This is a very fascinating artifact from the annals of Internet History. In 2005, Mark Zuckerberg went back to Harvard — where he founded Facebook just a few years earlier in his dorm — to give a speech to an empty lecture hall about Facebook’s early days. It’s particularly amazing for someone like me who first signed up for a Facebook account in 2004 before my freshman year of college, when you could only get an account with a .edu. People like me love to wax nostalgically about the glory days of Facebook, when it was limited just to college students who would use it for college student things: Hitting on cute girls, sharing pictures of ourselves having a grand ole time at whatever parties we happened to be going to, posting about how fucking awesome Entourage was, inviting each other to parties, etc.
People love to lionize (and/or demonize) Zuckerberg for all things they love or hate about Facebook and how The Social Network is intertwined in their daily lives. But when you hear him talk about it to his college-aged peers Facebook’s early days, you really get a feel for how his product was really just a thing that become a thing, something that happened out of pure chance, opportunity, and founders passion. This isn’t Jesse Eisenberg’s Mark Zuckerbeg, who was over-the-top and melodramic about certain dickish choices a company’s founder and CEO had to make. Because of that characterization, Zucks has earned reputation for being a control freak and a little bit of a maniac, but he really comes across as a mad chill dude in this lecture.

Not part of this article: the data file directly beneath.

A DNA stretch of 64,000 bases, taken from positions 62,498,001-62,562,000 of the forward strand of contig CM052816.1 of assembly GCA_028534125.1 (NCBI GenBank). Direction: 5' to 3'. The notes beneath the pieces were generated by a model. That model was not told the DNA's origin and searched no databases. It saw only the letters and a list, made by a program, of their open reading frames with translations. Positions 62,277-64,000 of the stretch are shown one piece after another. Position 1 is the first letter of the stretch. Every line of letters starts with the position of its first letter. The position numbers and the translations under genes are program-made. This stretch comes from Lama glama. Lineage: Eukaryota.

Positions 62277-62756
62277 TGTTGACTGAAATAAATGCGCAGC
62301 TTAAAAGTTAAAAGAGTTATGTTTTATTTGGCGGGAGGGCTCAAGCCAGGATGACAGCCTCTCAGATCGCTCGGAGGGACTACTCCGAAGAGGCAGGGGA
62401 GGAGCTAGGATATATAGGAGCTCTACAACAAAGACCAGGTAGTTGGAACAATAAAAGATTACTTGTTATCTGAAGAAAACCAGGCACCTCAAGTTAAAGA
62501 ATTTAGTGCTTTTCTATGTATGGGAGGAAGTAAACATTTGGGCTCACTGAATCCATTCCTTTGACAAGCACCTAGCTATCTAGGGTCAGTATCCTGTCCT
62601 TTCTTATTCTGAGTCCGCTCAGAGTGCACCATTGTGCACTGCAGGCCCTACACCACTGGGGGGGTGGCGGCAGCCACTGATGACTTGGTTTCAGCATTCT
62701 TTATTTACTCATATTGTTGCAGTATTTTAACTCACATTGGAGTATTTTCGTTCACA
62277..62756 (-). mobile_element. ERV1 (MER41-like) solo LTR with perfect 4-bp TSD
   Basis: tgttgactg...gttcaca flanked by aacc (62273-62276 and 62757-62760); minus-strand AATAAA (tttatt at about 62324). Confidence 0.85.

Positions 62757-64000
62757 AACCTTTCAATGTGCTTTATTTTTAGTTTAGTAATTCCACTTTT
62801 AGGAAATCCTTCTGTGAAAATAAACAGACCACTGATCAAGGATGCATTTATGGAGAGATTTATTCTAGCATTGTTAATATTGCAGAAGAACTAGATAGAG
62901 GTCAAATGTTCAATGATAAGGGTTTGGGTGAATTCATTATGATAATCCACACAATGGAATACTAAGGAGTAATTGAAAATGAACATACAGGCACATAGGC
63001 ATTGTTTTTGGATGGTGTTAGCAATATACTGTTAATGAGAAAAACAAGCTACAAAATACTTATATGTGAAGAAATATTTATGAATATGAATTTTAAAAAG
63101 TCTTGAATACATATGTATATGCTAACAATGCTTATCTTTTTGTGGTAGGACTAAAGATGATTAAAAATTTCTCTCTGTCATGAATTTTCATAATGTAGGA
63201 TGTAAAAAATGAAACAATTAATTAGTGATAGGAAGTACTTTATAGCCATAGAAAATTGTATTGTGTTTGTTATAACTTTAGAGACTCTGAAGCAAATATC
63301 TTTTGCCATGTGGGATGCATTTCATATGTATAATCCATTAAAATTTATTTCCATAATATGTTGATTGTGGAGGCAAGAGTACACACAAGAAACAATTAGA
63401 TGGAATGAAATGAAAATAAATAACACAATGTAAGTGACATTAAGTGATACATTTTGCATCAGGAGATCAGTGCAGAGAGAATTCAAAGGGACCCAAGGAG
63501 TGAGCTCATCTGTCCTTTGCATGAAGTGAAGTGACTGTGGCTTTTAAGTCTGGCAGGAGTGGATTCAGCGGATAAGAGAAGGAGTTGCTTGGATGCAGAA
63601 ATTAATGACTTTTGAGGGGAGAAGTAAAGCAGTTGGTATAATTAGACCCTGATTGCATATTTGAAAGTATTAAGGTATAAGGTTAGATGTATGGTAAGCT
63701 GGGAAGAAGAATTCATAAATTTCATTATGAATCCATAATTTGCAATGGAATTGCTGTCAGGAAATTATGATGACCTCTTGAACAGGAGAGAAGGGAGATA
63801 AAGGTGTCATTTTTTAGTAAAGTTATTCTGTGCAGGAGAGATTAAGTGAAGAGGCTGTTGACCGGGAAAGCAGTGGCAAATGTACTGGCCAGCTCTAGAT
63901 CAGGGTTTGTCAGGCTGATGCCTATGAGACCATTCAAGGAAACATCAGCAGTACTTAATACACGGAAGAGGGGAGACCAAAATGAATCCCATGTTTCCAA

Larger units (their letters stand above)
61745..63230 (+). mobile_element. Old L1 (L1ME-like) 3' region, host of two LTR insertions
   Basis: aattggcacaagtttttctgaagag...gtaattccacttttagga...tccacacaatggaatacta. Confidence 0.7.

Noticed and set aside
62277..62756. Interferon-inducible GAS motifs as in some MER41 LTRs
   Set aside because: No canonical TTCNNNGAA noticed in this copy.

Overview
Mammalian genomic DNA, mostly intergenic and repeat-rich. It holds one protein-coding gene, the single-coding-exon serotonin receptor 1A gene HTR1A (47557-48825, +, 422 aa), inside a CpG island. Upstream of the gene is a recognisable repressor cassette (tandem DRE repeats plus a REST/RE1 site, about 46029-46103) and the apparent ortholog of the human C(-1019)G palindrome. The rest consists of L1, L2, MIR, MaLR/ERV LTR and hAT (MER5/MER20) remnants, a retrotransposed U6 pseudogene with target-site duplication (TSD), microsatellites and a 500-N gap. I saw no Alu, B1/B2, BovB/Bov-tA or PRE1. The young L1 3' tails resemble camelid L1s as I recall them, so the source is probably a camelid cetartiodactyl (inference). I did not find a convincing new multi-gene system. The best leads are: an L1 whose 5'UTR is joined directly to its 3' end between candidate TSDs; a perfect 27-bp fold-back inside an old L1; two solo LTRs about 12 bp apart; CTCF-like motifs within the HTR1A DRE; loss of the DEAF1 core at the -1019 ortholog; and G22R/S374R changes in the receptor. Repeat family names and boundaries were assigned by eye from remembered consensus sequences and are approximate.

It’s amazing to see how barely anyone at his alma mater came out to see him talk in 2005. He’s now arguably one of the most famous people on the planet and it’s hard to imagine him not drawing thousands and thousands of people at any public event in the social media age he helped create. If you like the Internet — and you should because you’re on it right now! — I highly recommend giving this a watch. Zucks, beers on me next time you’re in Soho to chill with the BroBible crew.
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